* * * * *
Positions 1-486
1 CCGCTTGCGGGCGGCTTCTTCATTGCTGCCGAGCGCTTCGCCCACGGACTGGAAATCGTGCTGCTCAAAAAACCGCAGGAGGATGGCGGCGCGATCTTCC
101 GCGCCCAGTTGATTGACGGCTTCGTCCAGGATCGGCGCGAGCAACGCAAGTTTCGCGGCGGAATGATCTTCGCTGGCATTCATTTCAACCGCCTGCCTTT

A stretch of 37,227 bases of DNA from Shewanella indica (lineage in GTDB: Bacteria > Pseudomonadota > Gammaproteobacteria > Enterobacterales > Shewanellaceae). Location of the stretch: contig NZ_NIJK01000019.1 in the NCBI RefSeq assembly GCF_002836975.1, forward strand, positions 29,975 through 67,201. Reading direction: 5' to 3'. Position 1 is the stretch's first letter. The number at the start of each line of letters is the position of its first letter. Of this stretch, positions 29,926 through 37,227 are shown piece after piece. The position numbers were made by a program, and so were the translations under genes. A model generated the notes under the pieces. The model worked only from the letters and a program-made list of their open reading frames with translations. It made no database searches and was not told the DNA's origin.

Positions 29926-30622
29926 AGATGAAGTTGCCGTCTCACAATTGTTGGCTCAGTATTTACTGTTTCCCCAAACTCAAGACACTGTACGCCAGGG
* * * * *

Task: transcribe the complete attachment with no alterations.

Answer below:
Positions 1-486
1 CCGCTTGCGGGCGGCTTCTTCATTGCTGCCGAGCGCTTCGCCCACGGACTGGAAATCGTGCTGCTCAAAAAACCGCAGGAGGATGGCGGCGCGATCTTCC
101 GCGCCCAGTTGATTGACGGCTTCGTCCAGGATCGGCGCGAGCAACGCAAGTTTCGCGGCGGAATGATCTTCGCTGGCATTCATTTCAACCGCCTGCCTTT

A stretch of 37,227 bases of DNA from Shewanella indica (lineage in GTDB: Bacteria > Pseudomonadota > Gammaproteobacteria > Enterobacterales > Shewanellaceae). Location of the stretch: contig NZ_NIJK01000019.1 in the NCBI RefSeq assembly GCF_002836975.1, forward strand, positions 29,975 through 67,201. Reading direction: 5' to 3'. Position 1 is the stretch's first letter. The number at the start of each line of letters is the position of its first letter. Of this stretch, positions 29,926 through 37,227 are shown piece after piece. The position numbers were made by a program, and so were the translations under genes. A model generated the notes under the pieces. The model worked only from the letters and a program-made list of their open reading frames with translations. It made no database searches and was not told the DNA's origin.

Positions 29926-30622
29926 AGATGAAGTTGCCGTCTCACAATTGTTGGCTCAGTATTTACTGTTTCCCCAAACTCAAGACACTGTACGCCAGGG